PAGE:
Hog farmer William Cooke of Sloansville didn’t want federal regulators to leave Oneonta before he had a chance to tell them exactly what he thought of the proposed Constitution Pipeline — a system that would link Pennsylvania shale gas operations to existing pipelines in his home county.
“This is New York — and we will stand and we will fight,” said Cooke, one of hundreds of people who turned out at three emotionally charged public forums in the region to urge the Federal Energy Regulatory Commission to reject the project.
The pipeline plan, backed by several business groups and Delaware and Otsego County lawmakers, emerged in 2012 as the newest battleground pitting opponents of shale gas development against those who argue hydrofracking can be done safely and will invigorate the upstate economy.
At the end of the year, predicting whether hydraulic fracturing will be permitted by state officials remains as difficult as it was one year ago.
The state Department of Environmental Conservation is again taking public comments on revised regulations that were issued Dec. 12. The comment period will end Jan. 11. What will happen after that is a matter of speculation.
While the de facto moratorium on hydrofracking in New York continues in the absence of decisive action by the state, the year was not without major developments.
Locally, supporters of home rule — allowing towns to determine whether hydrofracking should be banned or permitted within their boundaries — scored a major victory Feb. 24. On that day, acting State Supreme Court Justice Donald Cerio handed down an 11-page decision that kept intact the town of Middlefield’s zoning law aimed at keeping out gas drilling and other heavy industry.
The judge ruled there was “no support” for claims that the state Legislature, by enacting the Environmental Conservation Law in 1981, intended to “abrogate the constitutional and statutory authority vested in local municipalities to enact legislation affecting land use.”
The lawsuit challenging the Middlefield law was brought by local dairy farmer Jennifer Huntington, owner of Cooperstown Holstein Corp. The company had leased nearly 400 acres in the town to a gas drilling company. A neighboring company, Brewery Ommegang, employing just shy of 100 workers, came out in support of the town’s ban, announcing its need for pure water to produce its premium craft beer would prompt it to move elsewhere should hydrofracking commence on neighboring property owned by Huntington.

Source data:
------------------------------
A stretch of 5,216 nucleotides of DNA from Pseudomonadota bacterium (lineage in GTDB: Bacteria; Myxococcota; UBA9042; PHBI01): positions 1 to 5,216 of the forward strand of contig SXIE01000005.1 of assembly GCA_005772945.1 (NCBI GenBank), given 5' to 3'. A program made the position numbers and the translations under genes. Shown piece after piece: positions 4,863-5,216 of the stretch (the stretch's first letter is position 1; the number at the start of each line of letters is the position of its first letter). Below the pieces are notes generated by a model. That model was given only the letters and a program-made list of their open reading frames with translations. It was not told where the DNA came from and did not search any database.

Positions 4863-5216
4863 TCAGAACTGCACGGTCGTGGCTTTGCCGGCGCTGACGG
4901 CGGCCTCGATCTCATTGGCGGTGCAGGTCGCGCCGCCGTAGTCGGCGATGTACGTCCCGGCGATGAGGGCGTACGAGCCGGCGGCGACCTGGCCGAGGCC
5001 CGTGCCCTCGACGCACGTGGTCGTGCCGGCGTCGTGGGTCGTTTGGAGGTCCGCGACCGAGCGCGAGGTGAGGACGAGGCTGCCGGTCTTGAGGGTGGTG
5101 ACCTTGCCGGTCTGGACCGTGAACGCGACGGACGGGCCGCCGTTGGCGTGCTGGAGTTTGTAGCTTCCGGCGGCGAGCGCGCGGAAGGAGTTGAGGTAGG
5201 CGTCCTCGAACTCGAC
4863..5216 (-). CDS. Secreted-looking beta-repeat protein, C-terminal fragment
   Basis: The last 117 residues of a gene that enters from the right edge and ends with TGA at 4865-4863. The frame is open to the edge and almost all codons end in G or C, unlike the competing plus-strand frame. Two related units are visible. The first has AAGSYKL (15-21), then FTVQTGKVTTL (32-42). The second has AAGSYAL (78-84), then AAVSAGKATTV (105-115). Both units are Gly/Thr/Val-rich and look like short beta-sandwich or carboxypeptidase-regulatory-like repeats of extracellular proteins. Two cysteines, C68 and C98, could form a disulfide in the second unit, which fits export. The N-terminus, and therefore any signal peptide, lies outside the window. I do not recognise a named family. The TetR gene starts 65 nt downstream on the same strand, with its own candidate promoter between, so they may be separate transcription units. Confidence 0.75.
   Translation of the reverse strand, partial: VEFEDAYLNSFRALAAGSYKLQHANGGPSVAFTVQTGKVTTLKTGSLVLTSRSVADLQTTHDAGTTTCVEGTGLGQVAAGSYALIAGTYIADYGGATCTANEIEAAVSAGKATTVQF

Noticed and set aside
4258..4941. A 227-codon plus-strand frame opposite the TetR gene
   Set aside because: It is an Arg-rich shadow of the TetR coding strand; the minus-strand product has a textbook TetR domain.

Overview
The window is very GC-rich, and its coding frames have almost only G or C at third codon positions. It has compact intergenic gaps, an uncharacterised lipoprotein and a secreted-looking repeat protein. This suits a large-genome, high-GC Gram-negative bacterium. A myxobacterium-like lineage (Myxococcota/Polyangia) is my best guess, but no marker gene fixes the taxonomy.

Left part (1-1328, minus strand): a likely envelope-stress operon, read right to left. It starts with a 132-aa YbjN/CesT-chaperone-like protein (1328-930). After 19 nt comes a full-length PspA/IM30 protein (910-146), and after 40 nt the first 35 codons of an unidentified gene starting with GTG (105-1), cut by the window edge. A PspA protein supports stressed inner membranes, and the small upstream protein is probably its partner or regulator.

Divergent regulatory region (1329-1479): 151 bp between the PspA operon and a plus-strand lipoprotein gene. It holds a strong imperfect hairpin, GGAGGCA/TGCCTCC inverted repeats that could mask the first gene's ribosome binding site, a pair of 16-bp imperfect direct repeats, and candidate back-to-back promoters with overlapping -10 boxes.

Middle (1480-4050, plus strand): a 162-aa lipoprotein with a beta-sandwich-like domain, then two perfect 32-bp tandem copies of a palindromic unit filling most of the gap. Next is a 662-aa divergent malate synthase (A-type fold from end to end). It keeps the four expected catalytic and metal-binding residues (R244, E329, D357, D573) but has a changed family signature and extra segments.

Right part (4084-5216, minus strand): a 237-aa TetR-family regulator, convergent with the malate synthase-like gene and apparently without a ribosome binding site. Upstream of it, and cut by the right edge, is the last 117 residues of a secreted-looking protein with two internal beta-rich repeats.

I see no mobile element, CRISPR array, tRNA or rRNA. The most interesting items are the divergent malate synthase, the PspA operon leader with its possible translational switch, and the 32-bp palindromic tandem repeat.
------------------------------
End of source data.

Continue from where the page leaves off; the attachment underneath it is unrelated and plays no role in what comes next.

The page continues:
Huntington, with help from the gas industry, has appealed Cerio’s ruling. A similar ruling in support of home rule had been issued in support of the town of Dryden’s prohibition against hydrofacking. Rulings in both cases are expected in 2013 from appellate courts. Ultimately, New York’s highest court, the Court of Appeals, is expected to determine whether local governments have the authority to zone out shale gas drilling or whether that power, as the industry argues, lies solely with the Department of Environmental Conservation.
The proposal to construct the Constitution Pipeline was announced by Cabot Oil and Gas and Williams Partners on Feb. 21, triggering strong disapproval from some environmental advocates and vigorous support from executives and union leaders at the Amphenol plant in Sidney.
The large-diameter pipeline, stretching 121 miles from Northeast Pennsylvania to the Schoharie town of Wright, would take a “preferred route” of traversing mostly rural fields, forests and farmland to reach its destination. Company officials insisted that the project has nothing to do with any attempt to initiate hydrofracking operations in upstate New York, and the transmission system was fully subscribed by producers of shale gas in Pennsylvania.
“This pipeline is truly the next big step of our capacity expansion program ... that has historically been constrained from both a lack of reliable supply and pipeline infrastructure,” Cabot’s president and chief executive officer, Dan Dinges, said in rolling out the project. The partnership backing the plan intends to submit a formal application to FERC in 2013. The agency will determine whether the pipeline can be built and has full control of what route it would take.